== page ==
This is really great information so we want you to stick around because when we come back we'll take a look at some disease management options for myelofibrosis, so we'll be right back after this short break, stay with us. (music). (music). Welcome back we are here with doctor steven fein and we are talking about myelofibrosis, a rare blood and bone marrow disorder, doctor are bone marrow transplants, the only option for effectively managing this disease? myelofibrosis, now considered a blood cancer is something that we don't have a cure for with standard therapies, we still do experimental type therapies including bone marrow transplant and it does lead some to actually get cured of it. But the majority of patients of this debilitating and deadly condition actually get sicker and succumb to it and don't get cured of it by any standard treatment. And i wanted to ask you about that, the life expectancy, and what is the quality of life for people who have this? you know danielle, every patient with myelofibrosis has a different course.
Some have a more aggressive variant where they get sicker and don't feel so well during several months and may not even make it even a year or two and others have a slower course that can go on for years without really suffering, with out really needing attention, there is no single agreed apon treatment that helps these patients get through this we have to manage their symptoms. We help people with pain, we help people with itching, we help people when they feel weak and tired, maybe give blood transfusions sometimes, um, some people talk about a bone marrow transplant to try to cure some but that's still really experimental and doesnt always work out. You know before the break, we were talking about is it a cancer? is it a type of cancer, and i know there is a little bit of controversy, um in the medical community about this.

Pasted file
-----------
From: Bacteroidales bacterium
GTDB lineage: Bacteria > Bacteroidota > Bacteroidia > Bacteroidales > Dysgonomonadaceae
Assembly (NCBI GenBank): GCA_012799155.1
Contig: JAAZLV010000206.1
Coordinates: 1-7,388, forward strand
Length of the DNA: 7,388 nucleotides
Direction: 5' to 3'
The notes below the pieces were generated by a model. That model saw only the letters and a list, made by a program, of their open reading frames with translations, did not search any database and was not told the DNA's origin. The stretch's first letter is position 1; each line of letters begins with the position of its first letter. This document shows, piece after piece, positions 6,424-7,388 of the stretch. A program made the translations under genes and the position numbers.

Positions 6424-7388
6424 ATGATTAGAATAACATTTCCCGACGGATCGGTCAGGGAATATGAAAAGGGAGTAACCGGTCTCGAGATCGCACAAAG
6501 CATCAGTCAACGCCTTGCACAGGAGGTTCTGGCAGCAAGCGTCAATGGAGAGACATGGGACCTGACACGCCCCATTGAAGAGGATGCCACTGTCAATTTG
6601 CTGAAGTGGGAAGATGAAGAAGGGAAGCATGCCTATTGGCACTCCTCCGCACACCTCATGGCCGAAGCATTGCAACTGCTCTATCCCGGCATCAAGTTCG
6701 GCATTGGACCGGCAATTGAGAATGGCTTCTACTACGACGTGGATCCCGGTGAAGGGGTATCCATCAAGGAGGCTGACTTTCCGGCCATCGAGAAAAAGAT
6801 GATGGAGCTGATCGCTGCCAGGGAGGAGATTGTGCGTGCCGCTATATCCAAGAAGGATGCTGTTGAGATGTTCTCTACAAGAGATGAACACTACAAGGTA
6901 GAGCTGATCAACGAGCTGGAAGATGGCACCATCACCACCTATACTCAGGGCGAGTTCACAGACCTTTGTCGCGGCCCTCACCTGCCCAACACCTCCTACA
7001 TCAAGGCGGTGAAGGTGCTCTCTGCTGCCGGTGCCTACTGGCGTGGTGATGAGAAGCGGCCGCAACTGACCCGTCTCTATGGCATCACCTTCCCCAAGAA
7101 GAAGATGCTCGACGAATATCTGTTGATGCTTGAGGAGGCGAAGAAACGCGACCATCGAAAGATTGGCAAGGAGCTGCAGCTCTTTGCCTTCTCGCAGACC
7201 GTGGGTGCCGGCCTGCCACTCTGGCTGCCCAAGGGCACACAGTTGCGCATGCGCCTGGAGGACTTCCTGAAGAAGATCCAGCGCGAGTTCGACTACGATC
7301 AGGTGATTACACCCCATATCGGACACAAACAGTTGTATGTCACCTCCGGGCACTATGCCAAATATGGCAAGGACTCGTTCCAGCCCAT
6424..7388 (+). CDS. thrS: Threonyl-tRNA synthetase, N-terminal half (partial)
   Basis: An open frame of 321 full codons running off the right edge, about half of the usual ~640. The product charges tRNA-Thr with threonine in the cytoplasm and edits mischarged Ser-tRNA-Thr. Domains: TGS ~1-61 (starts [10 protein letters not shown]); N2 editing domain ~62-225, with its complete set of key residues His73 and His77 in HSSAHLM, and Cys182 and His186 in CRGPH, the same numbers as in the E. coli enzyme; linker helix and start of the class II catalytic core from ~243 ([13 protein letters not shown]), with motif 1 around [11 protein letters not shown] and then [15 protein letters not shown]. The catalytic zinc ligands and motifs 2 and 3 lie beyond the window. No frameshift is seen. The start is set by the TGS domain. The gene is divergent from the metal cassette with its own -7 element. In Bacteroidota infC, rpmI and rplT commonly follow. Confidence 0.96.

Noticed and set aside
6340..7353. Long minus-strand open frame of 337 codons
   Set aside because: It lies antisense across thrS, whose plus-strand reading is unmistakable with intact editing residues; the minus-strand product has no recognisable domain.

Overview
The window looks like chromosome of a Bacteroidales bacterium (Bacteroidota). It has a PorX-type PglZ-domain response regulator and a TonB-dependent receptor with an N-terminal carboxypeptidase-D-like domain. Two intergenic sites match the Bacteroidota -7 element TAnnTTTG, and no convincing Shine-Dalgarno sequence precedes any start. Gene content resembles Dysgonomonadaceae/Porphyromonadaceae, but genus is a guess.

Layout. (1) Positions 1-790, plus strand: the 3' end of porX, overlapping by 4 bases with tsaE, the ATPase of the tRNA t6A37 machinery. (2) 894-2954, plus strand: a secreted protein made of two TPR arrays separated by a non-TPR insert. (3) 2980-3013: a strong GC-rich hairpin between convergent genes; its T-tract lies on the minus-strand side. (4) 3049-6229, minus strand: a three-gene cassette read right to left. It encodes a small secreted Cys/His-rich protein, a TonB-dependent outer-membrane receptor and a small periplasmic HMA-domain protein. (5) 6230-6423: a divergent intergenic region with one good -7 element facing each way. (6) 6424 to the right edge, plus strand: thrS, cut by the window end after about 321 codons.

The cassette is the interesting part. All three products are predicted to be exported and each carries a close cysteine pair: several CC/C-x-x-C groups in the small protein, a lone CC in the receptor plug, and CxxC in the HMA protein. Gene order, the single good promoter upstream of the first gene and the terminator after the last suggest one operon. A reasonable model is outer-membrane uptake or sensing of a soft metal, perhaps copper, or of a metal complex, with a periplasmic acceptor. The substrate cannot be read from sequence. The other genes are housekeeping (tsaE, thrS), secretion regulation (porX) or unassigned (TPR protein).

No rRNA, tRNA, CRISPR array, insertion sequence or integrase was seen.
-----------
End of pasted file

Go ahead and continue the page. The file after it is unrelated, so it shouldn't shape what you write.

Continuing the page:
Elaborate on that? it's hard for people to really comprehend a blood cancer, but this is now considered a blood cancer, so cancers arn't just solid tumors these days, now we know blood cancers, like leukemia and lymphoma, this one is another type of blood cancer it's called a myeloprolipid cancer. Myeloprolipid neoplasm, which means that in this case it's making scars on the bone marrow that acts like a cancer. And in the minute or so that we have remaining, given the fact that myelofibrosis is rare, what words of encouragement can you give the people out there who may have it or who may know somebody or have a loved one who is suffering with this condition. It's a special rare disorder that is different for every patient but some patients have a better outlook than others.
Some live with it for a long time. The best encouragement that i can say is that new treatments are now becoming available. So it sounds like what your saying is that there is hope.
There is hope and of course new investigation is always ongoing. And i think that's something that people can hold on to if they are dealing with that, so doctor thank you so much for coming by and sharing this really great information with us this morning. Thank you danielle. It was nice to meet you, and if you'd like to find out more about myelofibrosis please visit the website its mylifewithmf.com. That's mylifewithmf.com or you can visit mpnawarness.org and share with us any of your thoughts on this vital topic as well by visiting us on facebook at balancing fans and of course on our website thebalancingact.com.
Milo-fibrosis is a chronic disorder of the blood and bone marrow caused when too many or too few blood cells are produced in the body, the result? scarring of the bone marrow, which…By: TheBalancingAct